Kirk's Current Veterinary Therapy XIV - E-Book, 14th Edition
|(With Adobe DRM, readable with Adobe Digital Editions for PCs and Macs, and on most mobile devices except Kindle)|
|Print - Hardback||$157.00|
From medical disorders to toxicology to infectious disease, Kirk's Current Veterinary Therapy XIV includes the most up-to-date information from leading experts in the veterinary field with over 260 new chapters. The user-friendly format presents content clearly to help you easily find the information you need and put it in practice. Selective lists of references and suggested readings provide opportunities for further research, and the Companion CD includes helpful information from the previous volume that still applies to current practice.
- Authoritative, reliable information on diagnosis includes details on the latest therapies.
- An organ-system organization makes it easy to find solutions for specific disorders.
- Concise chapters are only 2-5 pages in length, saving you time in finding essential information.
- Well-known writers and editors provide accurate, up-to-date coverage of important topics.
- A convenient Table of Common Drugs, updated by Dr. Mark Papich, offers a quick reference to dosage information.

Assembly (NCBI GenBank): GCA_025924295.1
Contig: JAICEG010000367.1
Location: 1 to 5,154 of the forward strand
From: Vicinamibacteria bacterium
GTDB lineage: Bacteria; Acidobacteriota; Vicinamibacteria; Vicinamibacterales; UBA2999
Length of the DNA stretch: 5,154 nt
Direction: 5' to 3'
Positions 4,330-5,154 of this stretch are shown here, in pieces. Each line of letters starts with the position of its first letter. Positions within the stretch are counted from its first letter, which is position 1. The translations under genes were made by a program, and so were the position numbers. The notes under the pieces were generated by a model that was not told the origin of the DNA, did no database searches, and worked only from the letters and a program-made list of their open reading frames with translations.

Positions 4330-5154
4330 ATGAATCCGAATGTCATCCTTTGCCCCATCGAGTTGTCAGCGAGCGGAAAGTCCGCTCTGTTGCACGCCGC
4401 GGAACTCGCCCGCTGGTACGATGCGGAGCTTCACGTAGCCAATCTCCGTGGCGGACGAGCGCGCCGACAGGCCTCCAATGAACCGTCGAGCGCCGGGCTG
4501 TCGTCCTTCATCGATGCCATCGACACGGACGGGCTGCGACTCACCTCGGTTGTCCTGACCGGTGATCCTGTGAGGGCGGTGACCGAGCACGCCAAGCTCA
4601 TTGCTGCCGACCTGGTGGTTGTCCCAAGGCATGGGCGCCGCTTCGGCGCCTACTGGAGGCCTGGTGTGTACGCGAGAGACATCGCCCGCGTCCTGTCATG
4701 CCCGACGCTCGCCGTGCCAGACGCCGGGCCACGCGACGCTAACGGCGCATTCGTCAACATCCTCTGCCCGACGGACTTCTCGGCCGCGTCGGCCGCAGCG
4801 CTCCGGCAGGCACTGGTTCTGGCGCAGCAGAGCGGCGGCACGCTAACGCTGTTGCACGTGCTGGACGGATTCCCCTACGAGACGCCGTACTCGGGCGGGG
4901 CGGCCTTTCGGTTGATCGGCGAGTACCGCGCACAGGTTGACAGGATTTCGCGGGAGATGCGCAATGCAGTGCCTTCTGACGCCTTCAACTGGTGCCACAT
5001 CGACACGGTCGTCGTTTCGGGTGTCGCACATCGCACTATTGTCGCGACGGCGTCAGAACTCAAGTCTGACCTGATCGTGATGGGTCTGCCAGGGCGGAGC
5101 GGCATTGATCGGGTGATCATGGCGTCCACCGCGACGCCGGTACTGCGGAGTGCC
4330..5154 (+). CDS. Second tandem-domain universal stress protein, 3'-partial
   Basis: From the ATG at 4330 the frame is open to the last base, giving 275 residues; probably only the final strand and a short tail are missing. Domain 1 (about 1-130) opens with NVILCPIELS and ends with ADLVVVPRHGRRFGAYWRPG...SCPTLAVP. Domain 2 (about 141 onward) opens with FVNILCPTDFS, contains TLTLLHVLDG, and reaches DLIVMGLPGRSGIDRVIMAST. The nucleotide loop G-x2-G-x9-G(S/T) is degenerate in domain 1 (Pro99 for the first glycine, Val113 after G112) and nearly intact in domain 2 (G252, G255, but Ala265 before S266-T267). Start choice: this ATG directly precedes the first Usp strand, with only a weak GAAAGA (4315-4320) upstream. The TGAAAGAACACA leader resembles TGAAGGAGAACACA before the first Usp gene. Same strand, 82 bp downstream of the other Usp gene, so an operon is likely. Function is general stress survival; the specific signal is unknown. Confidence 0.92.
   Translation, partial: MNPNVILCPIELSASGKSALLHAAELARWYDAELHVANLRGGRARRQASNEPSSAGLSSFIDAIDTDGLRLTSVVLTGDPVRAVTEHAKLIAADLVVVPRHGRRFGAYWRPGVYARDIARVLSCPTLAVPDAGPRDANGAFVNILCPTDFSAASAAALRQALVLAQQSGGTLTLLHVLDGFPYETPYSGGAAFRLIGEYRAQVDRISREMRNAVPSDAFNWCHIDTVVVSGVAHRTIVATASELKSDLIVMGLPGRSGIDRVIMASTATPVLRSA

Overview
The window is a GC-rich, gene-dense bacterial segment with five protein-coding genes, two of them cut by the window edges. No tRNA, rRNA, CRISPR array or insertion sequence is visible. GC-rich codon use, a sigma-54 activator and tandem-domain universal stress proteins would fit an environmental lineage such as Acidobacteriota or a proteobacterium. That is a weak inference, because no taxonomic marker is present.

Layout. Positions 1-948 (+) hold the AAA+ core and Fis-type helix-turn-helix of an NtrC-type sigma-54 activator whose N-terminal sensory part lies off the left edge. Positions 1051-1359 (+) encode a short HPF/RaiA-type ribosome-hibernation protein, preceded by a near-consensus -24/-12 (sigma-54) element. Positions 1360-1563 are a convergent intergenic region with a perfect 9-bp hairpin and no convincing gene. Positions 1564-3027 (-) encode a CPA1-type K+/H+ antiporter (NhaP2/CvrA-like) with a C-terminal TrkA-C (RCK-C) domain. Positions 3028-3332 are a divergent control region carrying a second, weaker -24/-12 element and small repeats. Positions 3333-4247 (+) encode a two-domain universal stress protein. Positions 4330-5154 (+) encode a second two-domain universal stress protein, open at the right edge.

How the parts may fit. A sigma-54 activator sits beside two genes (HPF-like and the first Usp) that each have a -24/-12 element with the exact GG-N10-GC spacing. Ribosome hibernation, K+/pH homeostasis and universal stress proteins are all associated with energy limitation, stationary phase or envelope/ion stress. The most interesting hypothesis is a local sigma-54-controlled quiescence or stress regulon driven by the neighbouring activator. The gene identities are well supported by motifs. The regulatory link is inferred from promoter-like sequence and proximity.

- Cross-references to the previous edition make it easy to find related information that remains valid and current.
- A list of references and suggested readings is included at the end of most chapters.
- A fully searchable companion Evolve website adds chapters from Kirk's Current Veterinary Therapy XIII, with information that has not changed significantly since its publication. It also includes an image collection with over 300 images, and references linked to PubMed. Useful appendices on the website provide a virtual library of valuable clinical references on laboratory test procedures and interpretation, normal reference ranges, body fluid analyses, conversion tables, nutritional profiles, a drug formulary, and more.
By John D. Bonagura, DVM, MS, Dipl ACVIM, Professor, Department of Veterinary Clinical Sciences, College of Veterinary Medicine, The Ohio State University, Columbus, OH; and David C. Twedt, DVM, DipACVIM, Professor, Small Animal Medicine, Department of Clinical Sciences, College of Veterinary Medicine and Biomedical Sciences, Colorado State University, USA